A group of international researchers have found new methods to analyse and separate harmful and critical metals from environmental samples and electronic equipment in order to promote the circular economy.

The research group, which is from the Department of Chemistry at the University of Jyväskylä, Finland, have developed a modular approach for the recycling of heterogeneous waste electrical and electronic equipment (WEEE).

Extracting precious metals from waste

The recovery process is based on hydrometallurgy, coupled with the electrowinning of copper and modern metal scavenger technologies. Thermally treated WEEE is leached in stages to separate the metals into the leachates. Copper is recovered via classic electrowinning and noble metals using a novel liquid-liquid extraction and state-of-the-art metal scavengers.

“We are producing gold, silver, palladium, copper and platinum with very high recovery rates and purities, and rare earth metals as oxides,” says project leader Ari Väisänen from the Department of Chemistry at the University of Jyväskylä.

“The laboratory-scale research started three years ago in collaboration with the Technology Industries of Finland in order to produce an industrial-scale recovery process. In the latest project funded by Sitra, the Finnish Innovation Fund, the process is being optimised further.”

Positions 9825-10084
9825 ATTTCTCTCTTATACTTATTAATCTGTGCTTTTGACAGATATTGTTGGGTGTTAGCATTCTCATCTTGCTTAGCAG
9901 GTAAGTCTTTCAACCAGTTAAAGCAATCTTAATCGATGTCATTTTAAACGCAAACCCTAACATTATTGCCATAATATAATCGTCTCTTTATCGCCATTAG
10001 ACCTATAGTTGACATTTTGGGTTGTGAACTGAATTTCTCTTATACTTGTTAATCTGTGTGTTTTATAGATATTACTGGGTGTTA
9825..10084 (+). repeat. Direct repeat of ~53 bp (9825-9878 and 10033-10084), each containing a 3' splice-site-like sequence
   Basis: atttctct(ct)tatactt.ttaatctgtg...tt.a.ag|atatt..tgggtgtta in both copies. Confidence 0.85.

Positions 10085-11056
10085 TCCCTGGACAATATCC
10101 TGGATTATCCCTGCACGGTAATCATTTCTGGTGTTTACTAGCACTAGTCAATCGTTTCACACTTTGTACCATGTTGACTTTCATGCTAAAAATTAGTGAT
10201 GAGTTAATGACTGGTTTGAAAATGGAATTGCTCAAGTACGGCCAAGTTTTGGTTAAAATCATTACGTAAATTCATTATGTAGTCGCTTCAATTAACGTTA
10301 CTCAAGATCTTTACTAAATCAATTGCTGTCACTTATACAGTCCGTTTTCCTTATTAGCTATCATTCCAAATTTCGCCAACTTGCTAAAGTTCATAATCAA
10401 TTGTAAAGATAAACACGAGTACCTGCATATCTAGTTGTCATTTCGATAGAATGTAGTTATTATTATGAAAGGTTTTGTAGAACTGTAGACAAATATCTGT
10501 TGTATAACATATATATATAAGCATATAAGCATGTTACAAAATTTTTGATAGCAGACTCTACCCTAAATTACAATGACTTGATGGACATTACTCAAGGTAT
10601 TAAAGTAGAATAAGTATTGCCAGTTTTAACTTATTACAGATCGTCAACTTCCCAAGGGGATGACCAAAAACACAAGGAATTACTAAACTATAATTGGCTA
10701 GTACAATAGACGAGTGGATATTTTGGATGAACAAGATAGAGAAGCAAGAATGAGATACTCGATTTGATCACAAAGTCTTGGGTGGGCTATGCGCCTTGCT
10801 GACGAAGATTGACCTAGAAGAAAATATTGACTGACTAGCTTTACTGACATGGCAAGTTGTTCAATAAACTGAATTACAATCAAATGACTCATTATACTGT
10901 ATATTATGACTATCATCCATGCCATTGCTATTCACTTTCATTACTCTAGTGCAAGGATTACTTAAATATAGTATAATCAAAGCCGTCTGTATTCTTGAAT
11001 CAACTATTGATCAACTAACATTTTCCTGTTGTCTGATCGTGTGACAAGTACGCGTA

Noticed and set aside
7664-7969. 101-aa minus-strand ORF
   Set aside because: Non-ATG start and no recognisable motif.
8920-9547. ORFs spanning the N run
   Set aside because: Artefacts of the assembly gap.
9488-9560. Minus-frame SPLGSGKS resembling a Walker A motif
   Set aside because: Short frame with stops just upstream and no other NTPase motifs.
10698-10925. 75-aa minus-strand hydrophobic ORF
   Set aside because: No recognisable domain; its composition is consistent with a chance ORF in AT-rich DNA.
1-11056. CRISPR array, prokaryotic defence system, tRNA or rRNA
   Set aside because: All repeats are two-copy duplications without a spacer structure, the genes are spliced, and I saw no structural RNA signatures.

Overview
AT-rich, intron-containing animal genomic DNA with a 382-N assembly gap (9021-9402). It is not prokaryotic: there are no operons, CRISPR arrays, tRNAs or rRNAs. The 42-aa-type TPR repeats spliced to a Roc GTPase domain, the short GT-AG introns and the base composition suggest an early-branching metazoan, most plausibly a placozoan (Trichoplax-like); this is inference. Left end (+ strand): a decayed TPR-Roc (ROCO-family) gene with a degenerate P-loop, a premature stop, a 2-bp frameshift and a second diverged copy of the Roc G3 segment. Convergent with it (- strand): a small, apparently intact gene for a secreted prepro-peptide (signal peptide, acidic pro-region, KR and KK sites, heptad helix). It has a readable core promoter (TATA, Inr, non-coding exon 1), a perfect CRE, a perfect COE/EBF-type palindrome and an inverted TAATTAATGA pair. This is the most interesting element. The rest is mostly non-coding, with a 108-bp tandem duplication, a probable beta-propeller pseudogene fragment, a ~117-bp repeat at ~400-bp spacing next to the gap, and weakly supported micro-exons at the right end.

R&D demonstration facility

The developed process has been validated in the laboratory and now, in collaboration with engineering experts, the process is being upscaled to an R&D demonstration facility.

The primary goal of the R&D demonstration facility is to ensure the scalability of the developed modular process into an industrial-scale process and to produce a fully functional metal recovery unit for commercialisation.

The research from the study can give rise to entirely new possibilities for using waste materials.

Moving towards an upgraded economy

“Furthermore,” says Ari Väisänen, “this could lead to a new kind of commercial activity, which combines recycling know-how, environmental expertise, process technology, metal processing and even intelligent material development.

“When the above-mentioned issues are combined, we are moving towards upgrading economy. With further utilisation of the developed processes, it would be possible to achieve carbon-neutral solutions, environmental self-sufficiency and closed loops, wherein natural resources are used efficiently for energy and products,” Väisänen concludes.


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